SF Giants: Can Jake McGee be a trustworthy postseason closer?
If one remembers back to the first month or two of the 2021 campaign, the bullpen looked like a glaring hole. They were blowing winnable games and looked to be in disarray.
After a process that involved a lot of shuffling and sending certain relievers down or releasing them, the Giants transformed their bullpen from a weakness into a strength. For the last few months, they have been able to rely on a pretty standard formula of Dominic Leone in the seventh, Tyler Rogers in the eighth, and McGee in the ninth.
That formula has produced a good number of wins, but only in the past week or so have we begun to see some struggles in the ninth inning from McGee. the veteran southpaw went from June 4th to August 7th without allowing a single earned run and was a perfect 12/12 in save opportunities during that stretch.
His last two outings have been a different story. He has given up two earned runs in each of his last two outings, blowing a save against the Diamondbacks and nearly blowing a game against the Rockies.
Is it fair to McGee that fans hit the panic button so shortly after he won National League Reliever of the Month for July? Absolutely not. But when you are a reliever, especially a closer, it is all about what you have done for a team lately.
Some Giants fans may recall the struggles Santiago Casilla had as closer for the Giants during their second-half collapse back in 2016. Late in that season, Casilla proved to be so unreliable that the Giants had to opt for a closer-by-committee strategy that blew up in their face during the NLDS against the Chicago Cubs.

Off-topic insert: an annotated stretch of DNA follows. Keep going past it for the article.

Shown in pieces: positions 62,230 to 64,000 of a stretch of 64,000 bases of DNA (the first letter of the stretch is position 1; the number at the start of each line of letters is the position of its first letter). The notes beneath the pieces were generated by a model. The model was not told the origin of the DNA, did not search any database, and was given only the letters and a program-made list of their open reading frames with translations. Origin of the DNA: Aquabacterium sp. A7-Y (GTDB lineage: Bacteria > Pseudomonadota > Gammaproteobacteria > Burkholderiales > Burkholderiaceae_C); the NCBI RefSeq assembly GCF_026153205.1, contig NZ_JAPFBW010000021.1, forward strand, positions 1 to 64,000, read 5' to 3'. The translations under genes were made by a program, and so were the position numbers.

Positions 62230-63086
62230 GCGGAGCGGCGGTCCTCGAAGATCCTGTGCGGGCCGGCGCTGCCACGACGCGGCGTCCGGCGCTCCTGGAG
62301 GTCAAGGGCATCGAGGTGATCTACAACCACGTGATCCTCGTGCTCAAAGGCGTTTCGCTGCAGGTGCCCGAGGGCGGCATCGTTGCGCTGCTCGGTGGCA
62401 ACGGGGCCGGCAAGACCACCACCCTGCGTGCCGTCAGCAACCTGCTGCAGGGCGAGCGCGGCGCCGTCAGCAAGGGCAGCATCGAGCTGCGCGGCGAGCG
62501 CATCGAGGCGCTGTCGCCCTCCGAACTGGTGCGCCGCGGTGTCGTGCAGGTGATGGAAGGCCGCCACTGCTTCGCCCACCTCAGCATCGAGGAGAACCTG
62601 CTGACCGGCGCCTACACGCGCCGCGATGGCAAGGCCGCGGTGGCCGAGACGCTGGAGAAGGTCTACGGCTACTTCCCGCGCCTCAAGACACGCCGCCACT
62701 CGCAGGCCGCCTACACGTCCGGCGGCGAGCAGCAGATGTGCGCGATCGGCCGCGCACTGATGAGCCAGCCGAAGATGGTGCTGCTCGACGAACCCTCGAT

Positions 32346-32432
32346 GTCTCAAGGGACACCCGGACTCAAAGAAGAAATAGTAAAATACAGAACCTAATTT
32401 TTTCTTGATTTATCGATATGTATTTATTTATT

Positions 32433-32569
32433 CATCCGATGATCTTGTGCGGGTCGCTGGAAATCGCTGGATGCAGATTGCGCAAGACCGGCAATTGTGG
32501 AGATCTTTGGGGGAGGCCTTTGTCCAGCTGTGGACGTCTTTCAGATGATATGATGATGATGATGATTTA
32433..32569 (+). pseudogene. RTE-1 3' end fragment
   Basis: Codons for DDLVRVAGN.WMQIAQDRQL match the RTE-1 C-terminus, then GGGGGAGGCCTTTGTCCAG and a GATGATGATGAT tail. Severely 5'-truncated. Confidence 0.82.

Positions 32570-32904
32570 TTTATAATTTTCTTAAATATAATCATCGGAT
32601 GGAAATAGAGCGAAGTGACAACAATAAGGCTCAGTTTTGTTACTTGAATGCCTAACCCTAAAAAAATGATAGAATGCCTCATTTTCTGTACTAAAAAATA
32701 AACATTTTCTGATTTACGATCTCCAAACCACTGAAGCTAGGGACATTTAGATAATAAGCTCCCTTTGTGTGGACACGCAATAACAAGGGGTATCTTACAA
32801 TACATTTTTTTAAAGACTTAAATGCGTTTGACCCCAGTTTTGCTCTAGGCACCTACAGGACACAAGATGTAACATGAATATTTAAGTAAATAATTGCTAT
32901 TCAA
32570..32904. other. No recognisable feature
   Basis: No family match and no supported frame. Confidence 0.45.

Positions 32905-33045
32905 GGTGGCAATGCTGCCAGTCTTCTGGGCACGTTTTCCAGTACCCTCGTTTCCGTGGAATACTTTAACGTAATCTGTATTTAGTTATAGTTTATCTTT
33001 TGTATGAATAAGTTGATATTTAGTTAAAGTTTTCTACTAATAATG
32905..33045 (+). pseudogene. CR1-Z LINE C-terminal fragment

Is McGee headed towards a similar fate? It is far too early to tell. Perhaps some struggles are to be expected from the 35-year-old McGee. He has been relied on heavily recently and that could have been a factor in his last two appearances.
His issues could be mechanical though as he has struggled to consistently locate his fastball above the strike zone in his last two outings, a pitch that has been so effective for him all year. If he can work out whatever mechanical error he is dealing with, then we should see a Jake McGee closer to the one we saw in the month of July.
But in the worst-case scenario where McGee struggles for the rest of the year, the Giants are well-positioned to manage. Rogers could slide into the closer role fairly seamlessly and Tony Watson and Leone could take over the seventh and eighth innings, respectively, if McGee proves he cannot even be relied on as a late-inning arm.
Such a fall from grace seems unlikely though. For now, we can chalk McGee’s recent struggles up to just a few bad outings likely caused by a mechanical error. If the struggles persist, then it may well be time for a shake up in the closer role.